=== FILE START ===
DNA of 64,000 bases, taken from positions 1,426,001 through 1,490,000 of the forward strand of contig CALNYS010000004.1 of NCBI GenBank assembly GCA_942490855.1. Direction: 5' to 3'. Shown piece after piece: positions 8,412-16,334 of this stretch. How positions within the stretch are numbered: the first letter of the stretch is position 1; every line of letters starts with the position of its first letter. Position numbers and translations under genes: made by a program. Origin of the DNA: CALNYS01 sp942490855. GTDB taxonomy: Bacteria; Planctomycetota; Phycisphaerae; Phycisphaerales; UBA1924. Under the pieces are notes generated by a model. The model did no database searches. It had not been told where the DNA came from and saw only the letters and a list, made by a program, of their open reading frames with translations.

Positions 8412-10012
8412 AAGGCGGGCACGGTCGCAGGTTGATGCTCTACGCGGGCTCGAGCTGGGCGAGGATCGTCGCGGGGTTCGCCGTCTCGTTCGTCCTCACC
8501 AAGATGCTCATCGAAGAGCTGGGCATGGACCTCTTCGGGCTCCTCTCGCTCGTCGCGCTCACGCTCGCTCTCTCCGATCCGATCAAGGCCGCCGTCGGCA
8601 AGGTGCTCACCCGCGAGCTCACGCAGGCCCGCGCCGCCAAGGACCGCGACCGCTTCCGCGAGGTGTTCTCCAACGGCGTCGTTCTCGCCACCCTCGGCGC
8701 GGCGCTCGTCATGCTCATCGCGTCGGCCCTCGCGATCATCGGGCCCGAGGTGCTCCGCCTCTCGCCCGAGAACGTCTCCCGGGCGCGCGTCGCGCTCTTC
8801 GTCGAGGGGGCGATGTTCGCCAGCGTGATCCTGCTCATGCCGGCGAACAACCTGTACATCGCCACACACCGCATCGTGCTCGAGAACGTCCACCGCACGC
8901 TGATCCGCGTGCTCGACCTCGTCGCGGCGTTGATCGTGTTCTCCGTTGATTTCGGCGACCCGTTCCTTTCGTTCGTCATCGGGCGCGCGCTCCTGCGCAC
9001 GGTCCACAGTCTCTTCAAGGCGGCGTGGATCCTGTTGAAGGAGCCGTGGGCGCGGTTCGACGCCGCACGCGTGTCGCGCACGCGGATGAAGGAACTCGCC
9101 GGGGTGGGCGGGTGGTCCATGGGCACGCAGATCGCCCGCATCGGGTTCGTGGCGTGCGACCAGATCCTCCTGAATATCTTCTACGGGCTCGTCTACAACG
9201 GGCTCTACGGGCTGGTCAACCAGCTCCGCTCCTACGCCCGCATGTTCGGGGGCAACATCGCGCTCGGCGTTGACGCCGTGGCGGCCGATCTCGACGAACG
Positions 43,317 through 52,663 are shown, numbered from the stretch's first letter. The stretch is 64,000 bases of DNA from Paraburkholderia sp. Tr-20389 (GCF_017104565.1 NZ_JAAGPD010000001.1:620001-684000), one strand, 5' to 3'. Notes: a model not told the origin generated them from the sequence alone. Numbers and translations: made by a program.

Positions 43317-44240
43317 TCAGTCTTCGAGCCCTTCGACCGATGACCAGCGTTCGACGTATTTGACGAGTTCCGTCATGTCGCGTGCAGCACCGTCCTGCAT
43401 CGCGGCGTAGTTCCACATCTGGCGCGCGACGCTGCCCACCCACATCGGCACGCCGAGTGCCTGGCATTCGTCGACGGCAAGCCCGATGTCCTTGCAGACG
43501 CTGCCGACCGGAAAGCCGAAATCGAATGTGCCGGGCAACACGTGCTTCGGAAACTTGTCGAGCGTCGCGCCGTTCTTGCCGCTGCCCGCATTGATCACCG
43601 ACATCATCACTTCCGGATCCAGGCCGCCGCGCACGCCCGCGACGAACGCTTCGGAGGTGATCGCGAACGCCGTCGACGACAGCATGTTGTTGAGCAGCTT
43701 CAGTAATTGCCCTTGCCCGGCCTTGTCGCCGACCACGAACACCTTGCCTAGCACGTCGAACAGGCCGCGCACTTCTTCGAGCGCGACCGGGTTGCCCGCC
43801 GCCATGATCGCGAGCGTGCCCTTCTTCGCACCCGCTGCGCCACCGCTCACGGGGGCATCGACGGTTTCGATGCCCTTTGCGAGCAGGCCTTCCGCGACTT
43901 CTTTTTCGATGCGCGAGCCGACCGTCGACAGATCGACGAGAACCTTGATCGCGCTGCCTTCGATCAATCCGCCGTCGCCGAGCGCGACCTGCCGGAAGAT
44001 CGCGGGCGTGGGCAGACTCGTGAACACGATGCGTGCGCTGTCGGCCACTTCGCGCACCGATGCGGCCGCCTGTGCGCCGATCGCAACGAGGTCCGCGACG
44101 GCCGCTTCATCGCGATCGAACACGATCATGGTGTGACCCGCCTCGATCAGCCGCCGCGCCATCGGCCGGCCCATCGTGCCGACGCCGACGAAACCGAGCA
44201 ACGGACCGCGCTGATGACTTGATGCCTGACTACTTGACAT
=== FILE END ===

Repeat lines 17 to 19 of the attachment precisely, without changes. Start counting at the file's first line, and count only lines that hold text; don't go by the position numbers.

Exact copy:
43601 ACATCATCACTTCCGGATCCAGGCCGCCGCGCACGCCCGCGACGAACGCTTCGGAGGTGATCGCGAACGCCGTCGACGACAGCATGTTGTTGAGCAGCTT
43701 CAGTAATTGCCCTTGCCCGGCCTTGTCGCCGACCACGAACACCTTGCCTAGCACGTCGAACAGGCCGCGCACTTCTTCGAGCGCGACCGGGTTGCCCGCC
43801 GCCATGATCGCGAGCGTGCCCTTCTTCGCACCCGCTGCGCCACCGCTCACGGGGGCATCGACGGTTTCGATGCCCTTTGCGAGCAGGCCTTCCGCGACTT